It was a fairly unstressful operation and on the strength of it being 9am we decided to head to the bank and tackle that one too. In we went, churned out our other well practised “ Hovorite po anglicky?” (Do you speak English?) Her response was “a liddle”, and it really was. Between the two of us, her and her colleague we managed to establish that we both wished to open a personal account. I was then instructed towards her colleague, who showed no evidence of the “perfect English” we’d been told that they have in the banks here. With the help of google translate, the four of us managed to muddle through handing over various documents and addresses which we’d fortunately been carrying and an hour later we returned to sign contracts ( printed out in English) and other pieces of paper in Slovak before walking away having apparently just opened a bank account each. For all I know, I may have just signed my salary over to the bank clerk’s little brother!

That done and dusted we beamed into school and were to some extent disappointed with the lack of enthusiasm shown for our efforts and headed straight back out again for a well-deserved coffee and piece of cake!

It was in incredibly long day, lessons were planned and carried out, but the concert was not attended, sadly due to long events and draining of energy and 6.30am start tomorrow. Still, I can sleep well tonight knowing that I might have somewhere to pay my salary into and that in two weeks I will receive my offical Alien card!

About graceeliz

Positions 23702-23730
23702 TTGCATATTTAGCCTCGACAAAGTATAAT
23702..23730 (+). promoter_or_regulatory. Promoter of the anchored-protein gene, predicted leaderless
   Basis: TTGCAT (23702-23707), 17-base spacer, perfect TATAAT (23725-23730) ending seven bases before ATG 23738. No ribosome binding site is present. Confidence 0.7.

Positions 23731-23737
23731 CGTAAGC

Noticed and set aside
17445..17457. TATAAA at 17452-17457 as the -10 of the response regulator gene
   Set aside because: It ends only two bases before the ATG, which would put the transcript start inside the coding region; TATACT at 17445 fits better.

Many years ago I met someone who said: "Don't know what you want to do with your life? Teach English as a foreign language, then you can travel the world. Best thing I've ever done!" That got me thinking. Research was done. Course booked in Barcelona. Certificate gained. 5 years living in Barcelona working as an English teacher. Done! Where to next? Check out my blog! 5 years in Barcelona, 6 months in Slovakia, 2 years in Australia... and now I am home in Somerset. We'll see if I can stop the itch in my feet...

Posted on February 1, 2011, in Slovakia Stories.... Bookmark the permalink. 3 Comments.

  1. Grace,it’s great to follow your word journey, especially as you describe what I have also experienced.You write with such humour!
    You did well to do all that in one day!
    And you will get to a concert soon
    Keep smiling, wearing loads of layers and writing your blog! Eleanor

  2. nebojte sa,sa učiť slovenský, je ťažké..I,of course,had the advantage of speaking Czech.
    How long are you there for ? it does get warmer,usually about may. the heating thing is normal. My gran had her flat at a constant 28 degrees,didn’t need a cooker,just left raw food on the table and waited 30 mins.
    veľa šťastia
    mať dobrý týždeň
    my slovak is seriously rusty,some of the above maybe czech x

  3. Aunque me cuesta un poco leer toda la información, todo lo que cuentas y como lo cuentas es muy divertido!!! I’m learning a lot of new words.
    Et trobo a faltar, Grace!!!!